<netui-data:declarePageInput required="true" type="java.util.ArrayList<businessObjects.Customer>" name="getCustomersResult" />


    <h:dataTable value="#{pageInput.getCustomersResult}" var="item0" border="1">



References are not limited to the pageInput implicit object; you can reference any implicit object using JSF-style expressions. For example, the following expression references the foo field on the controller class:

    <h:outputText value="#{}"/>

You can also submit data (as a form bean) from a JSF page to a NetUI Controller class.

Suppose you have an action that has a form bean parameter:

	@Jpf.Action(forwards = { @Jpf.Forward(name = "success", path = "confirm.faces") } )
	public Forward getCustomers(Customer form) {
		// do something with the submitted form data...
		return new Forward("success");

A form bean is a Java representation of an HTML form, where the bean properties correspond to the fields in the HTML form.

public class Customer implements Serializable
    private String first = "";
    private String last = "";
    public Customer()
    public Customer(String first, String last)
        this.first = first;
        this.last = last;

    public void setFirst(String value)
        first = value;

    public String getFirst()
        return first;

    public String getLast()
        return last;

    public void setLast(String value)
        last = value;

To submit this form bean to the action from a JSF page, reference the bean with a JSF style expression:

        <h:outputLabel value="First:" for="field1" />
        <h:inputText value="#{backing.custFormBean.first}" id="field1" />
        <h:outputLabel value="Last:" for="field2" />
        <h:inputText value="#{backing.custFormBean.last}" id="field2" />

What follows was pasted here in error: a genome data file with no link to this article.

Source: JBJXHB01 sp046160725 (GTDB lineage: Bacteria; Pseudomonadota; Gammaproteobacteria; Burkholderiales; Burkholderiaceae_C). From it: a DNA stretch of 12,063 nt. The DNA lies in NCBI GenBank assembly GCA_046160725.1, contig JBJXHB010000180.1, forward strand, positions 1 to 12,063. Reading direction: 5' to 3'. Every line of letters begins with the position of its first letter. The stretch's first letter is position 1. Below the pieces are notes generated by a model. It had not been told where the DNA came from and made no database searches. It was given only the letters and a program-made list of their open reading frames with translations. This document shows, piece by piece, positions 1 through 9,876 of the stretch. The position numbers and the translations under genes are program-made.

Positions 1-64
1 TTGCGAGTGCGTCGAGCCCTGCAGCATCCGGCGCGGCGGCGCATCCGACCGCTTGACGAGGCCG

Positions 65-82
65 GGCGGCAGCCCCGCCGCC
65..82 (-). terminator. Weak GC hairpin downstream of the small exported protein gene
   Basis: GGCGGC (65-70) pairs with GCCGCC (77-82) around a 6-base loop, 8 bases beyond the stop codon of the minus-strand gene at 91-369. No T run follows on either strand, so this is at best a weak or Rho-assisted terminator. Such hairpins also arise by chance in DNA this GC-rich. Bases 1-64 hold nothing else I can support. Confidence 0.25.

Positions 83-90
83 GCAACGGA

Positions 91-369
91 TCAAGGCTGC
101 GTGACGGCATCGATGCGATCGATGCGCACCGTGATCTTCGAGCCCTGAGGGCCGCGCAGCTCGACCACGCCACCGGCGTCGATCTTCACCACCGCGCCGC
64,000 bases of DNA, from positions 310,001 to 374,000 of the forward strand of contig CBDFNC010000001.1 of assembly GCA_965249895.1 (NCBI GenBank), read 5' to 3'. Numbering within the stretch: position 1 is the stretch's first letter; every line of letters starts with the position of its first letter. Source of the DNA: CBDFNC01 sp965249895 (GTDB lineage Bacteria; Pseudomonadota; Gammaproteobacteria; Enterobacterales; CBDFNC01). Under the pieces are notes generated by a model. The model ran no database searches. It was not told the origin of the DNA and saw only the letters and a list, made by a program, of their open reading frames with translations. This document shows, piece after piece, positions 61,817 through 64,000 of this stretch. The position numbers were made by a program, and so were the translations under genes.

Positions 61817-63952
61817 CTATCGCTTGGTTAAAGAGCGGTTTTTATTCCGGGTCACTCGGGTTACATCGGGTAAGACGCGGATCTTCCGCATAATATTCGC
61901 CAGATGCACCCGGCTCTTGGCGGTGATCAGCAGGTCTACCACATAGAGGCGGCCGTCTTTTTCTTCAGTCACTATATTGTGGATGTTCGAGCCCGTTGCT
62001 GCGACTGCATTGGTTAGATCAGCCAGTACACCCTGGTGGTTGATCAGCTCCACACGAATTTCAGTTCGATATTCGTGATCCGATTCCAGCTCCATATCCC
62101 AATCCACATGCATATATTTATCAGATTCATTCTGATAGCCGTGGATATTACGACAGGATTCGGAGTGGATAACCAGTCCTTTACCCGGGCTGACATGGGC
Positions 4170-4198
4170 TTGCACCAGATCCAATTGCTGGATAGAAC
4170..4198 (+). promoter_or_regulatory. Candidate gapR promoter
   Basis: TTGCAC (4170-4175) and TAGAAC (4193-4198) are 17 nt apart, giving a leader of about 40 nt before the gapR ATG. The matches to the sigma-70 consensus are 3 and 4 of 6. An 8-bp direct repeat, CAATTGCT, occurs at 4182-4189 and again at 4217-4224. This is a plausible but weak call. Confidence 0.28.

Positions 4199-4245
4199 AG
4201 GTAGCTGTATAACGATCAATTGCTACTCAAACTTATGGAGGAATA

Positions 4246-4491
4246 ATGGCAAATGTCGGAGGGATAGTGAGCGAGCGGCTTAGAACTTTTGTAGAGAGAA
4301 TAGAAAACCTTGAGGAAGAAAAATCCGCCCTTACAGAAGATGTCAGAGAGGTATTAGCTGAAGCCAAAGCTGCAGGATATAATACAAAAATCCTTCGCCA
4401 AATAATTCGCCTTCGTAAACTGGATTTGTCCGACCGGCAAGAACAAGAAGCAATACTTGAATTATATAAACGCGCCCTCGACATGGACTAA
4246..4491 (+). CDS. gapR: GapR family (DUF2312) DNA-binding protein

<h:commandButton action="getCustomers" value="Submit">
            <f:attribute name="submitFormBean" value="backing.custFormBean" />

Note that the form bean is referenced via the backing bean. See the italic expressions above: #{backing.custFormBean.first}, #{backing.custFormBean.last}, and backing.custFormBean.

For these expressions to work, the backing bean must include the form bean as a field, with appropriate setters and getters on that field:

public class index extends FacesBackingBean {
    private Customer custFormBean = new Customer();
    public Customer getCustFormBean() {
        return custFormBean;
    public void setCustFormBean(Customer bean) {
        this.custFormBean = bean;

Other Integration Scenarios

Other integration scenarios are described in the document Integrating JavaServer Faces with Beehive Page Flow.

Mixing JSF and NetUI Tags

Mixing Beehive NetUI tags, or any JSP tags, with JSF tags can lead to surprising results. You should have a good understanding of the particular tags you are using before you mix the different tag libraries.